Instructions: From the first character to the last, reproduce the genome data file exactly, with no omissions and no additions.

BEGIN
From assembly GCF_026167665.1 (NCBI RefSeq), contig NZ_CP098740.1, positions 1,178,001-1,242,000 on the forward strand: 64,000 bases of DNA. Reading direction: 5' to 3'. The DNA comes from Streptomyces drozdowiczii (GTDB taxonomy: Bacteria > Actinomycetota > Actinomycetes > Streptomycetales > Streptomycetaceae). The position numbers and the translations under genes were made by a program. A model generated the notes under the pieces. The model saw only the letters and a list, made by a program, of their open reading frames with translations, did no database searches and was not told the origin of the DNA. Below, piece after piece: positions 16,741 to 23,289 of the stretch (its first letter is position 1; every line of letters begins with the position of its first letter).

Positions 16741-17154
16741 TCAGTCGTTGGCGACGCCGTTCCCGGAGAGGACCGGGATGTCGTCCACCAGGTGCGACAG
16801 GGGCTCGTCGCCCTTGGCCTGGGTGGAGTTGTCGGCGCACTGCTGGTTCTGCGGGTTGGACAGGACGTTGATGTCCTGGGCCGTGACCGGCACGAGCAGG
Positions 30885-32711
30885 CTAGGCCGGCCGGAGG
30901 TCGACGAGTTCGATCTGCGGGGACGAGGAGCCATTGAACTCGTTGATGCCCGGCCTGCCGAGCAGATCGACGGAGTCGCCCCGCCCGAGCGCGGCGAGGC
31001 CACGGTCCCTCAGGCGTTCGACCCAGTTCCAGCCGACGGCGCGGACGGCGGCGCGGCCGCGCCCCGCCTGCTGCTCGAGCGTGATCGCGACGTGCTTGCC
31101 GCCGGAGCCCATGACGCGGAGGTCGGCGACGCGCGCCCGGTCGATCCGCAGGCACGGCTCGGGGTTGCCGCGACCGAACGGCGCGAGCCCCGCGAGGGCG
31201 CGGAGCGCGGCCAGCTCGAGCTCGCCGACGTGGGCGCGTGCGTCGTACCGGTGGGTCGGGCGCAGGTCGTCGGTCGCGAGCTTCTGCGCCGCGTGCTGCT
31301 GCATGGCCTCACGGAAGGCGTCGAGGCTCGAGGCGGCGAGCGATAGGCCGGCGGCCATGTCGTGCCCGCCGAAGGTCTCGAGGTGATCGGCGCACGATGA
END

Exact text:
From assembly GCF_026167665.1 (NCBI RefSeq), contig NZ_CP098740.1, positions 1,178,001-1,242,000 on the forward strand: 64,000 bases of DNA. Reading direction: 5' to 3'. The DNA comes from Streptomyces drozdowiczii (GTDB taxonomy: Bacteria > Actinomycetota > Actinomycetes > Streptomycetales > Streptomycetaceae). The position numbers and the translations under genes were made by a program. A model generated the notes under the pieces. The model saw only the letters and a list, made by a program, of their open reading frames with translations, did no database searches and was not told the origin of the DNA. Below, piece after piece: positions 16,741 to 23,289 of the stretch (its first letter is position 1; every line of letters begins with the position of its first letter).

Positions 16741-17154
16741 TCAGTCGTTGGCGACGCCGTTCCCGGAGAGGACCGGGATGTCGTCCACCAGGTGCGACAG
16801 GGGCTCGTCGCCCTTGGCCTGGGTGGAGTTGTCGGCGCACTGCTGGTTCTGCGGGTTGGACAGGACGTTGATGTCCTGGGCCGTGACCGGCACGAGCAGG
Positions 30885-32711
30885 CTAGGCCGGCCGGAGG
30901 TCGACGAGTTCGATCTGCGGGGACGAGGAGCCATTGAACTCGTTGATGCCCGGCCTGCCGAGCAGATCGACGGAGTCGCCCCGCCCGAGCGCGGCGAGGC
31001 CACGGTCCCTCAGGCGTTCGACCCAGTTCCAGCCGACGGCGCGGACGGCGGCGCGGCCGCGCCCCGCCTGCTGCTCGAGCGTGATCGCGACGTGCTTGCC
31101 GCCGGAGCCCATGACGCGGAGGTCGGCGACGCGCGCCCGGTCGATCCGCAGGCACGGCTCGGGGTTGCCGCGACCGAACGGCGCGAGCCCCGCGAGGGCG
31201 CGGAGCGCGGCCAGCTCGAGCTCGCCGACGTGGGCGCGTGCGTCGTACCGGTGGGTCGGGCGCAGGTCGTCGGTCGCGAGCTTCTGCGCCGCGTGCTGCT
31301 GCATGGCCTCACGGAAGGCGTCGAGGCTCGAGGCGGCGAGCGATAGGCCGGCGGCCATGTCGTGCCCGCCGAAGGTCTCGAGGTGATCGGCGCACGATGA